From its aggressive 5G deployment plan and a proposal to eliminate cable TV administrative paperwork – with additional action on robocalls, foreign ownership and IP calling services - the Federal Communications Commission intends to cover a lot of turf at its Sept. 30 monthly Open Meeting. The agenda, unveiled Wednesday, will focus on the spectrum re-allocation, including shared use of mid-band channels for government and commercial applications.
The Sept. 30 line-up also includes two Media Bureau items dealing with carriage changes and reporting requirements, described here.
FCC Chairman Ajit Pai’s vision to reassign 100 megahertz of mid-band spectrum for commercial 5G will top the agenda for the Commission’s Sept. 30 Open Meeting.
Even before the agenda was issued on Wednesday, Pai shared a draft proposal that, he said, “would take decisive steps toward making the 3.45-3.55 GHz band available for commercial use” throughout the contiguous United States. Pai shared his plan in a message late Tuesday to the other Commissioners, explaining that the plan was coordinated with the Executive Branch. The Defense Department and the White House agreed last month that the spectrum, now used for key radar applications, could be freed up quickly to share with commercial 5G without sacrificing national security or military uses.
Citing his “5G FAST Plan” (“Facilitate America's Superiority in 5G Technology”), Pai said, “We are moving forward quickly … to ensure that this mid-band spectrum is available for commercial 5G deployment. He called it “another major step forward in advancing American leadership in 5G.”
The Notice of Proposed Rulemaking includes a call for comments regarding use of the spectrum to enable commercial use and coordination between federal and non-federal users.
If adopted, the plan “would be an important step toward satisfying Congress’s directive in the MOBILE NOW Act to make new spectrum available for flexible use,” Pai added. He said the FCC will coordinate with the National Telecommunications and Information Administration about the feasibility of allowing commercial use in this band.
“Our 5G FAST Plan is in full swing,” Pai said. “With this 3.45 GHz band proposal, the upcoming C-band auction of 280 megahertz of spectrum, and the recently completed auction for Priority Access Licenses in the 3.5 GHz band, the Commission is on track to make a wide swath of 530 megahertz of continuous mid-band spectrum available for 5G.” Citing related low- and high-band spectrum flexible use plans and “efforts to expedite the deployment of wireless infrastructure and fiber,” Pai said that, “We are establishing a strong foundation for wireless innovation and investment.”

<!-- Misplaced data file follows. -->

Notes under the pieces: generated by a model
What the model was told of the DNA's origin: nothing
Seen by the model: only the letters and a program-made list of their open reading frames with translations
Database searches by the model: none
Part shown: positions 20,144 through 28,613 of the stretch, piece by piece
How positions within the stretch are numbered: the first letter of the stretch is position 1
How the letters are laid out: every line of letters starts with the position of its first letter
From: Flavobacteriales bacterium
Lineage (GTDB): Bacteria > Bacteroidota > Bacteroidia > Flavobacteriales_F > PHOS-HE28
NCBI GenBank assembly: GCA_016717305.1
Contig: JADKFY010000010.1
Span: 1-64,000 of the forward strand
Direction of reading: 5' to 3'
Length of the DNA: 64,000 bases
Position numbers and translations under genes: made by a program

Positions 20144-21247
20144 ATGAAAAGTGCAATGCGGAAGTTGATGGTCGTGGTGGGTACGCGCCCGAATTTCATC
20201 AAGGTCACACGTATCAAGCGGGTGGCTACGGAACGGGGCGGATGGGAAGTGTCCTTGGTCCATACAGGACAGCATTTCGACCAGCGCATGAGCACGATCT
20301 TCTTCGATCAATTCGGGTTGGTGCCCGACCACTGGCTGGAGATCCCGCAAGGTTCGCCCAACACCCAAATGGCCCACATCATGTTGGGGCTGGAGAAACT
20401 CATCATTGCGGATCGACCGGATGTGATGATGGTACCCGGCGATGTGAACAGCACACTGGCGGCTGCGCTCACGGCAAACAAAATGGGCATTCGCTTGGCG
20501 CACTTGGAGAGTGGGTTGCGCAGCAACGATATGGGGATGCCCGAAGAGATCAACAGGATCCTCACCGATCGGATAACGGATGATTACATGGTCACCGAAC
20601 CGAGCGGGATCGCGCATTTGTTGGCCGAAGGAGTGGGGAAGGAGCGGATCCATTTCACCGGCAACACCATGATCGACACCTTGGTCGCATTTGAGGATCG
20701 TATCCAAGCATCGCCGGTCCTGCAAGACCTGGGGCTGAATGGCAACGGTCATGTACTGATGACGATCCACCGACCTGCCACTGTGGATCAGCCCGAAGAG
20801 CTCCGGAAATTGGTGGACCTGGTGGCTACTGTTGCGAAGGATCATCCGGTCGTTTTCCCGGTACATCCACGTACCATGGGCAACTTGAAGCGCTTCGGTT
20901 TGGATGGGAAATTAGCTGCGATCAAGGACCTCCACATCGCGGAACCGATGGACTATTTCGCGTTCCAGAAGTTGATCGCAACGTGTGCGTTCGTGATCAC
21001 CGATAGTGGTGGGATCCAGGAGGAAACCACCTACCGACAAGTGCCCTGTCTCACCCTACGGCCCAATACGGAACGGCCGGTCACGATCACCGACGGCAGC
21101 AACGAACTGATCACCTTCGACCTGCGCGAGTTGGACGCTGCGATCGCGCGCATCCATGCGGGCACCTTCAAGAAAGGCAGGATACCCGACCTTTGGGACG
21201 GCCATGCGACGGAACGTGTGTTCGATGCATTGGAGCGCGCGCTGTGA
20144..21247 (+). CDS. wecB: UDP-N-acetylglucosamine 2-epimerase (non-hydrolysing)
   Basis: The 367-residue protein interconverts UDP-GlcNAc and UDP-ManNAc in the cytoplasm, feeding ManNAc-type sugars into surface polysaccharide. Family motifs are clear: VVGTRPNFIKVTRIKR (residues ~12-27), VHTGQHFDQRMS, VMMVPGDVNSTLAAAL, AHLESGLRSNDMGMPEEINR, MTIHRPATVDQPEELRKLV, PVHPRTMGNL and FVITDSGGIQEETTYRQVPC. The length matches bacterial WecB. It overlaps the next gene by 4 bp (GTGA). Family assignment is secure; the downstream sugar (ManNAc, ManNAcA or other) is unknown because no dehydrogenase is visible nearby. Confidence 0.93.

CTIA, 5G Action Now Embrace Pai’s Plan
CTIA - the Wireless Association quickly praised Pai's plan. Scott Bergmann, CTIA's senior VP, regulatory affairs, focused on Pai's "successful 5G FAST Plan to make more mid-band spectrum available for commercial 5G services.”
“Quick delivery of exclusive use mid-band spectrum is critical to fueling our transition to a new, 5G economy," Bergmann said. “We thank the FCC and Administration for recognizing this urgent need.”
5G Action Now Chairman Mike Rogers, the former Congressman who now heads the aggressive 5G lobbying group, called Pai’s proposal “another critical step toward ensuring that American innovation unleashes the full potential of this next generation communication’s capability.”
Rogers joined the international competitive choir, saying, “We need to do everything we can to ensure that it is America, and not China, that defines the 5G future for our country.”
Also Overhauling 4.9 GHz Public Safety Band with State Oversight
In his fantasy football-themed blog on Tuesday that preceded the release of the Sept. 30 agenda, Pai also previewed his game plan “to make better use of the 4.9 GHz band.”
His proposal will give states the opportunity to lease 4.9 GHz band spectrum to commercial entities, electric utilities, and others.
“This market-driven path will protect public safety incumbent operations while providing states the flexibility to use the spectrum to boost wireless broadband, improve critical infrastructure monitoring, or facilitate new public safety use cases that meet the unique challenges and geographies of each state,” Pai said.
“Way back in 2002, the FCC designated 50 megahertz of contiguous spectrum in that band for public safety use,” he explained. “Unfortunately, only about 3.5% of potential licensees — less than 1 out of 25 — have actually taken advantage of this spectrum,” he continued, acknowledging “the unusual licensing framework which allows bandwidth sharing by ad-hoc coordination to avoid interference.”
Last month, the newly formed Public Safety Spectrum Alliance (PSSA) debuted with a call for allocation of 50 MHz in the 4.9 GHz spectrum to the FirstNet Authority.
Foreign Ownership, Robocalls and Captioned Telephone Pricing, Too
The FCC’s Sept. 30 agenda will also include a look at the “Transparency and Timeliness of Foreign Ownership” reviews. The Commission intends to improve the process by which it seeks the views of the Executive Branch, security, law enforcement and foreign policy (including trade) agencies when it is handling applications from foreign companies or individuals – an increasingly complex factor in the global communications ecosystem.
A proposal to combat spoofed robocalls and a revision of compensation rates for Internet Protocol Captioned Telephone Service (IP CTS) are also on the Sept. 30 agenda.
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